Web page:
Japanther - Instant Money Magic

For a moment it’s almost like Japanther are revitalised and reinvigorated.

Label: Seayou

Rating:

Brooklyn’s Japanther are a noisy bunch, or at least their early records would have you believe anyway. Their hyperactive, lo-fi take on punk rock has become a signature sound to anyone interested in the world of low-budget DIY music, cropping up in people’s Last.fm recommendations since the first time they listened to Times New Viking. This was all well and good for the majority of their output, but their peak seemed to come with 2008’s ‘Tut Tut, Now Shake Ya Butt’. Since that quite frankly brilliant record (‘Bumpin’ Rap Tapes’ is still one hell of a backyard BBQ jam), Japanther’s albums have put them across as exhausted burnouts - so many of their efforts often end up soft and limp. On their latest full-length ‘Instant Money Magic’, it’s refreshing to hear them bring some of that Japanther magic back, if only for a couple of tracks.

Things start well with opener ‘Take Me In’, and despite the now amped-up production levels that have been creeping up since 2010’s ‘Rock ‘n’ Roll Ice Cream’, Japanther’s knack for writing pure earworms drenched in sweat is unmistakably there. ‘Vicious’ is a belter, too - short and sharp and hook-laden, the hiss of the restless drum machine feels like bumping into an old friend after a long time. “You’re so vicious baby, you’re making me crazy,” is exactly the kind of sickly sweet hook that needed injecting back into their veins, and for a moment it’s almost like Japanther are revitalised and reinvigorated. The problem lies in just how much of ‘Instant Money Magic’ seems like exactly that - instant Japanther microwaved for three minutes on the highest setting.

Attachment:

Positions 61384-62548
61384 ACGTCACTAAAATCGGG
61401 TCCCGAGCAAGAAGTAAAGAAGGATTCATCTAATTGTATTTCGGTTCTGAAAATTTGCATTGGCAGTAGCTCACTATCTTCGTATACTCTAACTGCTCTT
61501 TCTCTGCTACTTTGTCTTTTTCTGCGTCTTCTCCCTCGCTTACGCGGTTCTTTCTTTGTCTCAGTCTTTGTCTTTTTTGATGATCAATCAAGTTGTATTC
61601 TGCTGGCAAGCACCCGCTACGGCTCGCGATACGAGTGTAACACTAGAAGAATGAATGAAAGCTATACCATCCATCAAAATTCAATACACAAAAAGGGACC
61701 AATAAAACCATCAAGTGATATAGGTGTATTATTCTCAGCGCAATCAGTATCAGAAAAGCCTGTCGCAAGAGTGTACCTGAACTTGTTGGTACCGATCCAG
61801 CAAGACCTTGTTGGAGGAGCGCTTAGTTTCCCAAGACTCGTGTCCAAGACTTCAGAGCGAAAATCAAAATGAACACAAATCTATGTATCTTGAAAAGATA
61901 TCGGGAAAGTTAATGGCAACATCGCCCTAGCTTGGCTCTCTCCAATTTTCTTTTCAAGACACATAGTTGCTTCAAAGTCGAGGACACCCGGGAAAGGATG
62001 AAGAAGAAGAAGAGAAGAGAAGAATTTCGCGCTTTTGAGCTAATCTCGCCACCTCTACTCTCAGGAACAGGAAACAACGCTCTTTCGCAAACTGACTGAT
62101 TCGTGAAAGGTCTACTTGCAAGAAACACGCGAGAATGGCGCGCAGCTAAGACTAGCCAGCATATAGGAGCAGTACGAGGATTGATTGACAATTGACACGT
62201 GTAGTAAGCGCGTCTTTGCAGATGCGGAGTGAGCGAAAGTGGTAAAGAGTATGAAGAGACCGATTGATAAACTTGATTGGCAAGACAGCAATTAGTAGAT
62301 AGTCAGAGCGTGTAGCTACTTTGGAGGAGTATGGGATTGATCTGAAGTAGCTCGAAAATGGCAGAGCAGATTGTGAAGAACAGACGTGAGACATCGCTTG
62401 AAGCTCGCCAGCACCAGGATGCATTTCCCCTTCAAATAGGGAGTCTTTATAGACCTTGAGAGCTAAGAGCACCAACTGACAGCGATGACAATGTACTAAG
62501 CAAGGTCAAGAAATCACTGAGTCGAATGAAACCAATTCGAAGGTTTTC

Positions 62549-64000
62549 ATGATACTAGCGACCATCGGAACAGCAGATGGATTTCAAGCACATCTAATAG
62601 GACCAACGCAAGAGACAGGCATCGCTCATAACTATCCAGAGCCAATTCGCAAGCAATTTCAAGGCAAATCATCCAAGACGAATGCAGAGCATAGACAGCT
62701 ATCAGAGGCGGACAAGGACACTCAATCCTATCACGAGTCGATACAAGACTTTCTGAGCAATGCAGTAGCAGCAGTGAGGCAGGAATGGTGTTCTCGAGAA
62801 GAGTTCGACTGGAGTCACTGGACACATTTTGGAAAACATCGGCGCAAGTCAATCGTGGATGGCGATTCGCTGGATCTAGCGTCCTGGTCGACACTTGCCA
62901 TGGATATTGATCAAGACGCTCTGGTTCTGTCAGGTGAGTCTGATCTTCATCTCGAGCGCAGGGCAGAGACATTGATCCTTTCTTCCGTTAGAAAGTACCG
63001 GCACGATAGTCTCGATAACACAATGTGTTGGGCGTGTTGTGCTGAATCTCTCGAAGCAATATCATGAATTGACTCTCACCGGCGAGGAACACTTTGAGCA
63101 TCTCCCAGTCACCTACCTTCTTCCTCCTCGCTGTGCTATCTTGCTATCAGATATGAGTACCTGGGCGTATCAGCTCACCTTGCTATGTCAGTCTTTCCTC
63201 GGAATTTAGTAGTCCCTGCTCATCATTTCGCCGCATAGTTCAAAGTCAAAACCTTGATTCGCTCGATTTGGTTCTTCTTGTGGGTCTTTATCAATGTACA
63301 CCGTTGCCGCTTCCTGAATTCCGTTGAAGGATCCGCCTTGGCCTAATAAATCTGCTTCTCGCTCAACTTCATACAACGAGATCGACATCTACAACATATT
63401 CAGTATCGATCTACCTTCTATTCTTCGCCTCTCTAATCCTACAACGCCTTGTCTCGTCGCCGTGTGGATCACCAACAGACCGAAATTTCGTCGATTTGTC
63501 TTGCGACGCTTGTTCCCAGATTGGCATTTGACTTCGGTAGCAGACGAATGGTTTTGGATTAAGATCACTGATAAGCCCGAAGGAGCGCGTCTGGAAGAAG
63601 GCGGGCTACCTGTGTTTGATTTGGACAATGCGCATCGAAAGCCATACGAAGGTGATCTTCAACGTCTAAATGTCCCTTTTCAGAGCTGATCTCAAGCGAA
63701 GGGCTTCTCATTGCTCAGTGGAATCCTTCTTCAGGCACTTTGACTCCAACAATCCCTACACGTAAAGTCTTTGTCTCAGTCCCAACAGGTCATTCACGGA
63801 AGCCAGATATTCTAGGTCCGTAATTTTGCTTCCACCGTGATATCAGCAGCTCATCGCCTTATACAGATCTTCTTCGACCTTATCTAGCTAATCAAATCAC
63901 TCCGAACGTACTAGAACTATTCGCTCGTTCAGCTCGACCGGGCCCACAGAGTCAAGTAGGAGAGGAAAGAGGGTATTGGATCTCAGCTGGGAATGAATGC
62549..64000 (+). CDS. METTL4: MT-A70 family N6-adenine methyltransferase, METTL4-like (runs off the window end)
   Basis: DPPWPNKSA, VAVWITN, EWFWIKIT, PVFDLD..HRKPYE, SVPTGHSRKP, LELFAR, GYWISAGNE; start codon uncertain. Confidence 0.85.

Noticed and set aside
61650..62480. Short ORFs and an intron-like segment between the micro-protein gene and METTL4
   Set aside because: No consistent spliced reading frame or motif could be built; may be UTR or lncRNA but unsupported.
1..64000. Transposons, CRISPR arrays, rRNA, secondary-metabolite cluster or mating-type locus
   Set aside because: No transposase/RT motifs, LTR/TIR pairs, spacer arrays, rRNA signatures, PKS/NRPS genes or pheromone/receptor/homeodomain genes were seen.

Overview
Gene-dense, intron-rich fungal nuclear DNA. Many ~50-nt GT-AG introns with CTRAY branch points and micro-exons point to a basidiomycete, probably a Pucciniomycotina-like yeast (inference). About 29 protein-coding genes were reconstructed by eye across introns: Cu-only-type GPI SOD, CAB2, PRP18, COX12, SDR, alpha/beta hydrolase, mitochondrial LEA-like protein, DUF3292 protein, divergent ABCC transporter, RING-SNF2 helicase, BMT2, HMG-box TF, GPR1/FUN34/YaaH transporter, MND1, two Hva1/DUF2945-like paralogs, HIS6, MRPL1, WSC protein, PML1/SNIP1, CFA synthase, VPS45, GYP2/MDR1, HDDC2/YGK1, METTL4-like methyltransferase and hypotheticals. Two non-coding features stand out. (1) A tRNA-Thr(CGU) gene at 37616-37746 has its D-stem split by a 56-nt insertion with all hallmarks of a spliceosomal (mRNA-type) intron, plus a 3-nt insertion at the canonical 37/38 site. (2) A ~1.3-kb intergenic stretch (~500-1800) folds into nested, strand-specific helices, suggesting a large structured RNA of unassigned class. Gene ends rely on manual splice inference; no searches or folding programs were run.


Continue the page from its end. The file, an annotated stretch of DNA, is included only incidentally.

Some of the qualities that make this band so great remain - most notably their crunchy guitars and angsty lyricism - but so much of it feels powdered down and diluted. The drums aren’t pummeling, they’re soft and undercooked - not even the most devoted of Japanther fans are going to revisit songs like ‘Wigman’ or ‘Centralia’. This is frustrating, as there are moments of utter brilliance - ‘Dreams Come True’ harks back to the melodic excellence found on 2007’s Skuffed Up My Huffy, while ‘All We Got’ rounds off the album as a foot-stomping, yell-along anthem. If Japanther focused more on their punk rock sensibilities and honed in on their talent for hook-infested pop songs, rather than trying to clean up their act, then they’d be far better off for it.